Are Women More Prone to Yeast Infections During Pregnancy?

Unfortunately, Yeast During Pregnancy, is not at all uncommon. It's no secret that pregnancy makes incredible demands on our bodies. As our bodies change, the level of estrogen increases, resulting in an excessive production of a sugar known as Glycogen in the vagina. As a result, women are more susceptible to vaginal yeast infections during pregnancy - particularly during the second trimester.
Vaginal Infections Result From An Overgrowth Of Fungus

Candida, a fungus that resides rather quietly - and goes along generally unnoticed - within our bodies for more than 80% of us, occasionally becomes agitated when subjected to changes - either internal or external. When that happens, the Candida rapidly reproduces, overrunning its environment, resulting in a yeast infection. A vaginal yeast infection is caused by a member of the Candida family, known as Vaginal Candidiasis or Monollial Vaginitis.

You may be wondering why we have yeast in our bodies at all. As a defensive measure, to battle "uglies" like E. coli and group B. strep, yeast works together with the good bacteria in our bodies to prevent us from getting sick. That is, until something comes along and upsets the body's delicate chemical balance that sends the Candida on a rampage.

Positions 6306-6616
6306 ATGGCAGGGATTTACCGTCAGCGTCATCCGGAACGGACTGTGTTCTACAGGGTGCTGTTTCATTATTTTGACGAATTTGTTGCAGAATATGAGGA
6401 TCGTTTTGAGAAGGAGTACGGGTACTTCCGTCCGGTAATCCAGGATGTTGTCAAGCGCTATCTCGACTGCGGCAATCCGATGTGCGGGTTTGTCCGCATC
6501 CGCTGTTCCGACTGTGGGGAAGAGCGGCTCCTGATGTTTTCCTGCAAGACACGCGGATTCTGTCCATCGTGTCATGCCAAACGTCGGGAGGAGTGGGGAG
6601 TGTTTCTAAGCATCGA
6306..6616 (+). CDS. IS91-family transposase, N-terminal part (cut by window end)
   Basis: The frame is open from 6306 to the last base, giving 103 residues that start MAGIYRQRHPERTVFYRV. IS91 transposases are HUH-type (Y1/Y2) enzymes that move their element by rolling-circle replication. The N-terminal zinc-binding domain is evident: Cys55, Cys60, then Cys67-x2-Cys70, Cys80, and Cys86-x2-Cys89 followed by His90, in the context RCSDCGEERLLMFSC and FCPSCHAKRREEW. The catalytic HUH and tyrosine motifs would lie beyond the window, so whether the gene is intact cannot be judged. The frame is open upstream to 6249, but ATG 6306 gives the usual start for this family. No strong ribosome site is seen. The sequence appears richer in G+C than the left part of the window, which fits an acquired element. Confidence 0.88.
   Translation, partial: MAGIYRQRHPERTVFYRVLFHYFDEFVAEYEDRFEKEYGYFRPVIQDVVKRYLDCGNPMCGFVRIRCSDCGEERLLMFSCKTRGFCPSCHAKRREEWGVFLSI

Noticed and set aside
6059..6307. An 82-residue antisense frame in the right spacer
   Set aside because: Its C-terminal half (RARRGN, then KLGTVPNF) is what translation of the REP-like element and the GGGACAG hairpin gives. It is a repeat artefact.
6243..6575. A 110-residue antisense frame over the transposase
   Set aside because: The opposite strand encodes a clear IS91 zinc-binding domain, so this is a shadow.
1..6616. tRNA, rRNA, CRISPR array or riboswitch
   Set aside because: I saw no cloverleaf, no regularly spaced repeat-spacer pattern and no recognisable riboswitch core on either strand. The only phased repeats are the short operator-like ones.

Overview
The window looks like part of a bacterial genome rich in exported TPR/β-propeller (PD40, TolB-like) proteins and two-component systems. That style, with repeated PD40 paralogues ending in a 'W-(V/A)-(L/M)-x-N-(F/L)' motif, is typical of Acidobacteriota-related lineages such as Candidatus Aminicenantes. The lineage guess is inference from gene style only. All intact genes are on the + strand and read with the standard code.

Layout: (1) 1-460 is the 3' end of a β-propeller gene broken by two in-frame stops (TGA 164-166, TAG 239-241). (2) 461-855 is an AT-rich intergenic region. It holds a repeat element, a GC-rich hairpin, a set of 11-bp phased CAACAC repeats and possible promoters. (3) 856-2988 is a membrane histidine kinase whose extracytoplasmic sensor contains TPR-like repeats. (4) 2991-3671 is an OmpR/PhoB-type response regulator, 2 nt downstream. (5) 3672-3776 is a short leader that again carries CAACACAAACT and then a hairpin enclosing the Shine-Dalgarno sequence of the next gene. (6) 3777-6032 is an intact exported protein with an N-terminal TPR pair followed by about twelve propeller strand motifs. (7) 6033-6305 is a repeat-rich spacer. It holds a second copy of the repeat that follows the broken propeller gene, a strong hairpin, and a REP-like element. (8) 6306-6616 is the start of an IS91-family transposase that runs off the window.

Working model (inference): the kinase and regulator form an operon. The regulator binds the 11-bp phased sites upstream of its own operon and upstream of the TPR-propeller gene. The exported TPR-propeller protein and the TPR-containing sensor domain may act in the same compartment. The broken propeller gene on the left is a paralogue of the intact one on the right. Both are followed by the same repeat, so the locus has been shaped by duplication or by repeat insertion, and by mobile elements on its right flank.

High Levels Of Estrogen Are Believed to Accelerate Yeast Production

During pregnancy, the increased Glycogen does exactly that, creating an exceptionally fertile environment for the yeast to thrive. Some experts have concluded that the high levels of estrogen as a result of pregnancy may actually accelerate the production of yeast, causing more of it to stick on the vaginal walls. This is one of the reasons for Yeast During Pregnancy.

Yeast generally resides in our mouths and our gastrointestinal tract. So, how does it make its way into the vagina?

Remember when your mother always warned you to wipe from front to back after using the restroom? You may have guessed at the reasons why she said that, but you probably weren't thinking about Candida or yeast. However, that's just one of the ways that Candida can travel to the vagina. Because of the close proximity of the anus to the vagina, Candida can actually travel to the vagina without any assistance at all. So, yeast during pregnancy need not be anything you did wrong.

Do you know how to treat Yeast During Pregnancy? Come get all the answers on Margie's site Yeast Infection. Visit Now. Find out about the e-book Yeast Infection No More on Margie's other site at:
By Margie Du Plessis
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